Few things are more annoying than driving along a French autoroute with me as I endlessly point up at mountains yelling the names of cycling climbs high above (ask my wife). If we were heading south from Annecy towards Chambéry, near Aix-les-Bains, I would look left and yell "Mont Revard," then looking right "Mont du Chat!" At this point you might yell bull-shit. Because looking at the forested massif rising above Lac du Bourget it seems impossible that a bike could reach the top.
In 2007, Le Cycle magazine called Mont du Chat possibly the toughest climb in France. An exaggeration perhaps, but it's relentlessly 10% and above, with few hairpins for encouragement, finally reaching the telecommunication tower at the summit (locals will call this Relais du Mont du Chat. The west side that the Tour will climb is even slightly tougher.
Local Knowledge: Cat Mountain? Chat means Cat in French, but this is not the origin of the name of this mountain. Do you really think a thousand years ago people were naming places after cats? The old French word Chas - pronounced like Chat (the "s" and "t" endings are silent) - means "eye of the needle" and describes the distinctive massif when viewed from the north.
Mont du Chat has only appeared once in the Tour de France. In 1974, "Poo Poo" Poulidor dropped 5x champion Merckx going up only to be caught on an equally steep descent. I believe they are going in the opposite direction this time, but it's worth noting that the final descent of this stage is ..... insanely steep.
I hold the record for the ugliest jersey to ever cycle Mont du Chat (Lac du Bourget below, Mont Revard across):
Geologists will debate where the Jura mountains end and the Alps begin, but a good rule of thumb is anything west/north of the Rhône river is a Jura. And all three of these gigantic climbs are certainly in the Juras. From Les Lacets du Grand Colombier (appeared in 2016 TdF) one can see Lac du Bourget and Mont du Chat in the distance. River and canals below.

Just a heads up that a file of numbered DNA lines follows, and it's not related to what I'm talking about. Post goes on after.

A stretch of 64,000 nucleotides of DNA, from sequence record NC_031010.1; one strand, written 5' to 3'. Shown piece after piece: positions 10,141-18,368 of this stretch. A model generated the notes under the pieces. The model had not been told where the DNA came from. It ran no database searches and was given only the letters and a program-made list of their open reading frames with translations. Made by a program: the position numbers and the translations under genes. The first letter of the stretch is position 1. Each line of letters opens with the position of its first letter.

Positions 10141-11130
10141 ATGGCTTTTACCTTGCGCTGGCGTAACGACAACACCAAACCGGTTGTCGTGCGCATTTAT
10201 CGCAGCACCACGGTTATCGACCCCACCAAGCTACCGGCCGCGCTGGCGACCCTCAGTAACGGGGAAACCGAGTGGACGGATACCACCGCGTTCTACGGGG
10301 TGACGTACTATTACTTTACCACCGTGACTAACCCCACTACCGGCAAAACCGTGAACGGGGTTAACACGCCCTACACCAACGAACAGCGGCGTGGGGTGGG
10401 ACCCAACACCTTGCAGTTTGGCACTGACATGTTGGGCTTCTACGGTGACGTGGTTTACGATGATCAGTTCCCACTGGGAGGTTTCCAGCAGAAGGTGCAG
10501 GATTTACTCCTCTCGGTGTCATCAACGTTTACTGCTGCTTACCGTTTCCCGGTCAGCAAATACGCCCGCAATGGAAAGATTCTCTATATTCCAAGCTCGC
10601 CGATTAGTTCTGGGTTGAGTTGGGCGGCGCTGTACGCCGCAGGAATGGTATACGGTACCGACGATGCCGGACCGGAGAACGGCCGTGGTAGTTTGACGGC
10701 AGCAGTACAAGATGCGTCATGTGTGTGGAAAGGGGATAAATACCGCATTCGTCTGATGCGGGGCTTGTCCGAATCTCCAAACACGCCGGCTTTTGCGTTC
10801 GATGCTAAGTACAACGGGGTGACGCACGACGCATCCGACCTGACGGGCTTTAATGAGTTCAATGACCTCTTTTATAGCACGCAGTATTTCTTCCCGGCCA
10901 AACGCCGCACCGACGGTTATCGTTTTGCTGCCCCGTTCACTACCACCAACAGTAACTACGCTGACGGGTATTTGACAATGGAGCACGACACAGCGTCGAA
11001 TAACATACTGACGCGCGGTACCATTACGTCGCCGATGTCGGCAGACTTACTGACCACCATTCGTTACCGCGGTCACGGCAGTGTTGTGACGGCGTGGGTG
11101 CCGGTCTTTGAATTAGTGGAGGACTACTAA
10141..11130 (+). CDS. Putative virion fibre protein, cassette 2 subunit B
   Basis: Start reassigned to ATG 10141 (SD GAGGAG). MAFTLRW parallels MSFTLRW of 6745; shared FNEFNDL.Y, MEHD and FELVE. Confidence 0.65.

Back in 2011, at a round-table of Podium Café editors we felt we could stay silent no more and published an editorial highlighting the gross injustice of excluding from the Tour de France some of the greatest climbs in France. Top of the list: Grand Colombier and Mont du Chat. Well done Monsieur Prudhomme, better late than never.
Grand Colombier is becoming a Tour de France favourite. Long used as the feature climb in the Tour de l'Ain, this will be Grand Colombier's 3rd Tour appearance (2012, 2016). This is the place in the article when I remind you that this is NOT Col de la Colombière - an Alp a few dozen kms away.
Local cyclists compete to become a "grand master" of the Confrérie des Fêlés (brotherhood of the crackpots) du Grand Colombier by cycling all four sides of this crazy mountain on a single day - it's roughly as much climb as all three sides of Ventoux (your author is a lowly "member" of the club, managing just two sides). This is cycling country: every second Saturday of the month June-Sept. The road is closed to motorised traffic from the Culoz (Lacets) side.
This stage will be another recent example of the Tour slowly eroding its reputation for not using steep roads. All three climbs are full of 10% and above. Amazingly, the Tour will climb the super steep 4th side of Grand Colombier with a stretch at 22%, and consecutive full kilometres averaging 13% and 15%. Ouch.
And while the summits might not seem super high (Chat 1504 metres, Colombier 1501m, Biche 1310m), remember that these climbs start far lower than most Alpine roads. Almost half a vertical kilometre lower than Alpe d'Huez for example.
Col de la Biche may be the little brother of the group but it is a challenge in its own right with several full kilometres averaging 10% or more. I assume it's hors categorie. It is in the same massif as Grand Colombier just to the north. Here is a loop using both climbs.
Local Knowledge: Look on an official French IGN map and you won't find Col de la Biche, instead it is called Golet de la Biche. Golet being an old word for col sometimes used in the region. Separately, a Biche is a female deer.
One of the reasons these three climbs are so much fun by bike is that they are so quiet. None of these roads are short-cuts to the far side of a mountain (Mont du Chat even has a car-only tunnel down below: Tunnel du Chat). Golet de la Biche in particular is deserted, I've cycled it and seen zero cars. A pleasure.
A Final Word
The Jura mountains are full of challenging quiet roads perfect for cycling and these are three of the toughest and quietest. And if this hasn't convinced you to come visit, every summer I hold hay surfing classes in the shadows of Grand Colombier: